A friend asked about lanolin in my soaps in sweaters, and I thought of my past issues with allergies. At one point, I was allergic to everything, mostly to animals but also to pollen and some food. Then I learned about permaculture and tried to get rid of all the strong chemicals for house cleaning, but my first spring in a house with a garden was still difficult; I thought that I will have to move out to a more urban area, with less plants and their pollens.
Now my allergies are almost gone, I only take calcium once in a while and I'm extra careful during early spring. I also don't eat much of the food I was allergic to, but it's not a big deal if I do (and if it's organic, I'll probably not react to it anyway).
So, while it's not any kind of professional advice, I'll tell you what I do to be able to expose myself to the rich biodiversity of allergens ;) while being allergic to everything:
I try to keep my "zone 0" (where I sleep) super clean, especially of dust, fungus and mold. But I use only gentle cleaners on a daily basis, and if they're not enough, I use the stronger stuff with extra care, and ventilate the place after using it. I have mosquito nets in windows and I clean them regularly too. I let my dog sleep in this room, and it would be better if he wasn't, but he's allowed so I keep him clean too ;)
I don't plant grasses in the garden (they're mostly useless anyway), and I keep plants that produce lots of pollen farther away.
I keep gardening clothes separated from my other clothes, and after working in the garden I change them immediately, and I often take a shower (lots of allergens stick in hair). I think people with allergies should take special care of water resources ;)
During spring, or in stressful sitiuations (which can weaken the immune system), I take calcium with quercetin after changing clothes and showering. That's the only medicine I take now. Remember that there are plants which naturally produce quercetin; I try to have them in my garden.
In general, I aim for as much biodiversity as possible, of animals and plants.
As for the animals, I feel like I can "desensitize" myself to my own; like when I had a horse, I was more allergic to other horses than to mine. With this kind of animals it's easier when they're not stabled, but in pastures with sheds - so the dust, fungus and mold from stables will not stick to their coats. It's healthier for them too.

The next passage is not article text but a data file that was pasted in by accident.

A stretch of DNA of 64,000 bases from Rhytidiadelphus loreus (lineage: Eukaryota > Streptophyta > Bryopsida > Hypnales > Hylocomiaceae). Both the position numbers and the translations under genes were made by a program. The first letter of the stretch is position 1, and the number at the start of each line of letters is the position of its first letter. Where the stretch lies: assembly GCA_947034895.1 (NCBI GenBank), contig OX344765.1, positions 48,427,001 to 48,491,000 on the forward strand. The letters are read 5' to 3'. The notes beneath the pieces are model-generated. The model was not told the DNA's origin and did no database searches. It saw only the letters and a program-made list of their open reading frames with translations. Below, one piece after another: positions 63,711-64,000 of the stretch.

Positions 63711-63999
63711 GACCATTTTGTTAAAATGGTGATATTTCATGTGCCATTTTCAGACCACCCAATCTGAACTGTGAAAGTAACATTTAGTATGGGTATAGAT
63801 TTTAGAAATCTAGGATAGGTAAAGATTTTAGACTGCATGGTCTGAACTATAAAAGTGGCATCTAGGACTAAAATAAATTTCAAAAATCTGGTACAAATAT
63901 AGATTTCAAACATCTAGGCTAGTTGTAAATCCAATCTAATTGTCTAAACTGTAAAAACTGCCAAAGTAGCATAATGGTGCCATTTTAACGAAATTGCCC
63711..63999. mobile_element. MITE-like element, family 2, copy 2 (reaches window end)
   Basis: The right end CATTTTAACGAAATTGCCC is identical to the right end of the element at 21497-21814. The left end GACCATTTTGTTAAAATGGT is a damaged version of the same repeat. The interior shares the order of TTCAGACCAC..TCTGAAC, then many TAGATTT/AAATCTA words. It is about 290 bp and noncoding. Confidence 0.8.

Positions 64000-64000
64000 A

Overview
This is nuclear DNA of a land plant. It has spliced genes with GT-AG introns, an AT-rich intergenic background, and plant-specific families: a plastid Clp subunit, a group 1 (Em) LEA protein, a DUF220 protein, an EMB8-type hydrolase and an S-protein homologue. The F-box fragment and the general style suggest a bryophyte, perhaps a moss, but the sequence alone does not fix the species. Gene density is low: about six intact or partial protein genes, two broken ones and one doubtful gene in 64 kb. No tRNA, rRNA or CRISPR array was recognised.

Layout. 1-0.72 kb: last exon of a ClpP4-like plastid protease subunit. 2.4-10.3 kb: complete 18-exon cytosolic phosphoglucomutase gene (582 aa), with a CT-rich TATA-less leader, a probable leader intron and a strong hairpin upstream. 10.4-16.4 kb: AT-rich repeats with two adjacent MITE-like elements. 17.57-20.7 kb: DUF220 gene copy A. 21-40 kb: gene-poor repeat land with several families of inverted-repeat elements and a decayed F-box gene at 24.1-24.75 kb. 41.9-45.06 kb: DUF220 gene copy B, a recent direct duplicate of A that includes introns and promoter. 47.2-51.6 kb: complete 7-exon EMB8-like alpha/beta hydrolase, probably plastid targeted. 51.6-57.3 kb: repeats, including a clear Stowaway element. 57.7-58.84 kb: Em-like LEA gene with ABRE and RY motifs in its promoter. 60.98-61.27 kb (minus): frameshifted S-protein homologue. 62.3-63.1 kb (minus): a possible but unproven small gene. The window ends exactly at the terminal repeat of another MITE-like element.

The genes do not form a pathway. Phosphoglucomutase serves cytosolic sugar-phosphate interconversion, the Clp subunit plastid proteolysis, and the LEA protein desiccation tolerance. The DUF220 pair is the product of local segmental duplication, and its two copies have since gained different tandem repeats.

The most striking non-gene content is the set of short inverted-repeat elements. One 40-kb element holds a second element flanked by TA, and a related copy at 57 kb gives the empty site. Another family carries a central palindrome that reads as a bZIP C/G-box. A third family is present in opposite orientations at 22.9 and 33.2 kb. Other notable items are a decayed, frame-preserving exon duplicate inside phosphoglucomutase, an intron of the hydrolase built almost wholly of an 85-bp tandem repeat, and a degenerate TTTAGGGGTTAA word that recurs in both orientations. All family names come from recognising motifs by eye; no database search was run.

I don't avoid natural fibers like wool, but I use them as "outside layers" if they're potentially irritating.
In general, I try not to completely avoid anything, even cats; I think it's good to have some contact with the allergens if you can clean them quickly (like when I pet a cat, I wash my hands soon after).
I wanted to share something that really helped with my allergy. I never had any until we moved to the country. I would wake up in the middle of the night sneezing. Then I notice when I drove back into town I would have an attack. I also notice a specific plant that grew that time of year. I don't know if I was allergic to it or it just happened to grow that time of year.
I read a wonderful book about Vermont folk medicine and it recommended using apple cider vinegar and localhoney. The reason for the local honey is it contain the pollen of the plants that you are allergic to or might happen to be allergic to. Also the reason for the apple cider vinegar is for its health benefits. I mix it 50/50 and always have it sitting on the counter.
Interesting! I now have a bottle of organic apple cider vinegar which I used for another recipe (for gargling, to cleanse bacteria) so I can make this mix too. The other recipe was with sage infusion, and propolis tincture.
Don't sweat petty things, or pet sweaty things. But cuddle this tiny ad:
Building a Better World in your Backyard by Paul Wheaton and Shawn Klassen-Koop